Tacoma Recent Attic Mold Inspection Reports
Below are recent inspections of attic mold issues we’ve performed in Tacoma.
Project Type > Attic Mold Inspection for a Home in Tacoma
REASON FOR INSPECTION:
- A home inspector found possible mold growth in the attic. The potential buyers would like to know the cause of the mold growth, its extent and the best course of remediation.
- This single family 2 level residential property was built in 1972 and is 2124 ft².
CAUSE OF MOLD:
- Warm moist air from the living space is leaking through unsealed penetrations into the attic space. When this air comes into contact with the cold attic sheathing in winter months, it condenses allowing mold to grow. Sealing the attic from the living space and increasing ventilation in the both the attic and in the living space of the house is needed to prevent future mold growth.
ACCESSIBILITY & HISTORY:
• Fully Accessible. All portions of the attic were accessible at the time of the inspection.
- Mold Growth – Inspection revealed significant mold growth in the attic. At this time, the mold growth has not lead to significant structural damage of the underlying materials. However, the mold growth may be an indication of a failure of the home to adequately exhaust damp air created by the occupants.
- Mold growth on the roof sheathing does not typically affect the indoor air quality. This is due to the stack effect (warm air rising in a home) which prevents mold spores from migrating downward back into the conditioned part of the house. However, if the attic is used for storage (which is not recommended), or the cold air supply line is not sealed, exposure to the mold spores can still occur.
- Mold Growth – Moderate mold growth observed on the trusses and framing in the attic.
SEVERITY AND EXTENT OF THE MOLD GROWTH:
- Heavy mold growth covers approximately 25% of the total attic space.
- Moderate mold growth covers approximately 25% of the total attic space.
- Light mold growth covers approximately 25% of the total attic space.
DISCOLORATION & STAINING:
- Discoloration is present on approximately 65% of the roof sheathing. Discoloration will remain behind even after the mold growth has died and will not fade with time. Therefore, a 2 stage treatment is typically necessary.
MOISTURE & LEAKS:
- Elevated moisture due to condensation currently observed: Elevated moisture levels were noted throughout significant portions of the attic sheathing. The elevated moisture is due to condensation. It is necessary to thoroughly dry the framing and sheathing prior to the application of encapsulant.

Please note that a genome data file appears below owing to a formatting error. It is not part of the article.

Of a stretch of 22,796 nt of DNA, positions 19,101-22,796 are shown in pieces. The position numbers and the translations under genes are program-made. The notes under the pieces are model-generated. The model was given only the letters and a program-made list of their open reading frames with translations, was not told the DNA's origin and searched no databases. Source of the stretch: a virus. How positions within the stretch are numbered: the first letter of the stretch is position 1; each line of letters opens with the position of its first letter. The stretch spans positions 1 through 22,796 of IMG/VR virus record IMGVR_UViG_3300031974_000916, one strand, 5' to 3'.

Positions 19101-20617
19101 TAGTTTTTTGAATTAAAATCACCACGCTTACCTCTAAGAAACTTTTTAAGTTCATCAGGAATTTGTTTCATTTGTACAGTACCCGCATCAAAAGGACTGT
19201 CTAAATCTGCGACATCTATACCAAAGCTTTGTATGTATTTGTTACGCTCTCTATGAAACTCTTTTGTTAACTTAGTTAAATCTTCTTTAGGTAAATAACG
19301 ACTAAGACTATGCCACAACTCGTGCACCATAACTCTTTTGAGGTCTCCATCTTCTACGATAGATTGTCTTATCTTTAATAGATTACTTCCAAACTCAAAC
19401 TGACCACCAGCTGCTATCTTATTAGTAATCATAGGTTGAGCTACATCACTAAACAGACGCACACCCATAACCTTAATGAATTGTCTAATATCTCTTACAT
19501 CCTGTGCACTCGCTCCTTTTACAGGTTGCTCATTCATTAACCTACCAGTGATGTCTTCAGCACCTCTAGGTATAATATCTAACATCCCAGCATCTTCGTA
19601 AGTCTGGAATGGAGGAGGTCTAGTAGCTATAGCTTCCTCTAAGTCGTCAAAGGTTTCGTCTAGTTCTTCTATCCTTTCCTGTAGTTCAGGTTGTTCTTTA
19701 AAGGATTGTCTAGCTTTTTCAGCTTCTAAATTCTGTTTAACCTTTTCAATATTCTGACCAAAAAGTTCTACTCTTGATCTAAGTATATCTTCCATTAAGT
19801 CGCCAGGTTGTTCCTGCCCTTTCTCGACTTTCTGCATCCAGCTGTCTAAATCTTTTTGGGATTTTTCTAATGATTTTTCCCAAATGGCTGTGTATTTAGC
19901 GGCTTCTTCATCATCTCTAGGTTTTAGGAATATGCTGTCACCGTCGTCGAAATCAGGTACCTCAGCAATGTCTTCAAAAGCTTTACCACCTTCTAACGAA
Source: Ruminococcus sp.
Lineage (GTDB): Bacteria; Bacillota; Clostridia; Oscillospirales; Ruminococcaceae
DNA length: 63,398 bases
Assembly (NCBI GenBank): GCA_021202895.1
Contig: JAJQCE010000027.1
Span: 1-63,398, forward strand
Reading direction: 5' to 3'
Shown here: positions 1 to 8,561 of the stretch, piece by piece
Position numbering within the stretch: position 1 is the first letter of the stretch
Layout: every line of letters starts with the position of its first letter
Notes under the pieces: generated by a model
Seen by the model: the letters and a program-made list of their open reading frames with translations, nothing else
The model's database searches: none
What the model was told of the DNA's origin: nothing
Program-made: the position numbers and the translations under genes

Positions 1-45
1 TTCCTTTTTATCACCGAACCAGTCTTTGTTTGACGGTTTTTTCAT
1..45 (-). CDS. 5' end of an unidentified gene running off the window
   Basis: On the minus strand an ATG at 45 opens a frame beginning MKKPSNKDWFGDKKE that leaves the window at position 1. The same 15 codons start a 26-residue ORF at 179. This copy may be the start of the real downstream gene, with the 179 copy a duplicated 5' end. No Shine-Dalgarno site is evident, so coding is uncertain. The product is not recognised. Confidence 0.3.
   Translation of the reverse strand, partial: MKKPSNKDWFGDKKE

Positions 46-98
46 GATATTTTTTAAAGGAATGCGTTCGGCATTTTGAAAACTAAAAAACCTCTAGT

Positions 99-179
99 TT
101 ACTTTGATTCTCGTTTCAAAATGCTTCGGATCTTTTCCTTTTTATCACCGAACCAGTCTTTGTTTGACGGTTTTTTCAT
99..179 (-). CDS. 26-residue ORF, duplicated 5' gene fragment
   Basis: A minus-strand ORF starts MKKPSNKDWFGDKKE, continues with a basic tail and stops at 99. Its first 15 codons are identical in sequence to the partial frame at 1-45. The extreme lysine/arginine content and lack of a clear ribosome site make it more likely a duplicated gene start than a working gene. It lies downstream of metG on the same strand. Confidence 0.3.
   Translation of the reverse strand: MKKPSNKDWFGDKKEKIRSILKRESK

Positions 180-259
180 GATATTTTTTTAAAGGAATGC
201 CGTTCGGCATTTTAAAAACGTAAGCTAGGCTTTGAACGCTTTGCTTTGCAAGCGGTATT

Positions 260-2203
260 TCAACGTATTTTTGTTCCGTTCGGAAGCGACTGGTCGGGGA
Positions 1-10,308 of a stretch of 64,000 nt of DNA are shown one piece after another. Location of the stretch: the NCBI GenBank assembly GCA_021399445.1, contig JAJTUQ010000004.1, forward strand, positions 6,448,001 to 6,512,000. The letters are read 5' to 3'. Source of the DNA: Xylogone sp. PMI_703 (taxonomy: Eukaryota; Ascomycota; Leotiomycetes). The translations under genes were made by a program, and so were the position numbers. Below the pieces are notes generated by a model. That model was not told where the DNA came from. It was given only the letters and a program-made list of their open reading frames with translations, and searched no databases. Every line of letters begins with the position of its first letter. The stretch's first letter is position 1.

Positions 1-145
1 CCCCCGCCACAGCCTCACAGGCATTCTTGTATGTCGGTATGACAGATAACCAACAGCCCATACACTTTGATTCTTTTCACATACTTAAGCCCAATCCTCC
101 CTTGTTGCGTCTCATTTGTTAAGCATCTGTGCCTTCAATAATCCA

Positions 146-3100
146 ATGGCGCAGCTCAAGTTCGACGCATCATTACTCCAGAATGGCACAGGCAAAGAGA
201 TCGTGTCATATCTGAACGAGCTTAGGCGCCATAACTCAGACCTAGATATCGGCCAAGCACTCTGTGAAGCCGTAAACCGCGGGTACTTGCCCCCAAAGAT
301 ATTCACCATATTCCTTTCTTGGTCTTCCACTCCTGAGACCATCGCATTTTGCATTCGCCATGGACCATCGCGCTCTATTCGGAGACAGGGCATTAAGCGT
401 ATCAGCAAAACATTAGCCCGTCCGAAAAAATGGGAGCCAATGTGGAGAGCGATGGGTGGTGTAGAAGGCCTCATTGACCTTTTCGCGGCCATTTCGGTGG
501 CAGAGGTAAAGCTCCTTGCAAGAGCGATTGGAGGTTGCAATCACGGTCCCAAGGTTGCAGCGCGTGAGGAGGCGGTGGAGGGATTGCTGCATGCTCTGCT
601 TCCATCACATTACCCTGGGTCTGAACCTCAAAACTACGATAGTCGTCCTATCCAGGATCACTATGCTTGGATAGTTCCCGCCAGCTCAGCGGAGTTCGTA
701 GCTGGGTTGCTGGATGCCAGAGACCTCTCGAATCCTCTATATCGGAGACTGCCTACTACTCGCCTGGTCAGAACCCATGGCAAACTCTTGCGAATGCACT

- Blown-in fiberglass
- Mold Observed: Visible mold observed throughout the top layer of insulation in the attic. Mold on the insulation is not a structural concern. Typically, the mold does not grow on the actual insulation, but rather is deposited from the mold growth occurring on the attic sheathing above.
- Low insulation in places. Insulation has been crushed and is likely too low in some areas.
UPPER ROOF VENTILATION:
- Normal pitch.
- RVO style vents installed near ridge. Four RVOs present.
- RVOs are dispersed evenly.
- Gable vents. Two gable vents installed.
- Insufficient quantity of RVOs. The current quantity of RVOs is not providing sufficient air flow in the attic.
- Contributing to attic mold. Current ridge area venting is insufficient to allow for the adequate ventilation of the attic space. The lack of venting is likely contributing to the condensation and mold growth on the roof sheathing. See 3rd Party Requirements at end of this report.
- Proper ventilation is necessary to minimize condensation and subsequent mold growth. All areas of improper ventilation must be addressed to ensure the effectiveness of our process. Current code calls for 1sqft of ventilation for every 300 square feet of attic space, distributed evenly between the ridge and soffit area (i.e. 1sqft of soffit venting for every 600 sqft of upper floor space).
- Bird blocking. Every other bay.
- Continuous exterior soffit vents.
- Adequate. Current soffit ventilation is allowing for adequate amounts of intake air into the attic space.
- Focus on indoor RH and air sealing. Lowering the indoor RH will reduce the quantity of moisture in the air infiltrating into the attic. See the suggestions in the ventilation section below. Additionally, air sealing the ceiling will significantly reduce the movement of humid air from the inside of the home to the attic space. Together, this will likely address the condensation and subsequent mold growth issues on the roof sheathing. If these steps prove insufficient, additional low venting will be required.
- Unsealed. The ceiling currently lacks proper air sealing, which can allow excess moisture and heat to escape into the attic area. This air leakage is a key cause of energy loss, attic condensation and mold growth. NOTE: Air sealing was not required by code until recently. Therefore the lack of air sealing does not indicate a failure of the original homebuilder.
- Likely contributing. The lack of air sealing is likely contributing to the condensation and mold growth in the attic. Environix will address this in the bid, below.
- IC-rated, non-air sealed can light. 1 can light currently installed. This can light is not air sealed. This air leakage is a key cause of energy loss, attic condensation and mold growth. NOTE: Air sealing was not required by code until recently. Therefore the lack of air sealing does not indicate a failure of the original homebuilder.
- Contributing to mold growth. The lack of air sealing around the can lights is a significant contributing factor in the condensation and mold growth on the attic sheathing. Environix will address this in the bid, below.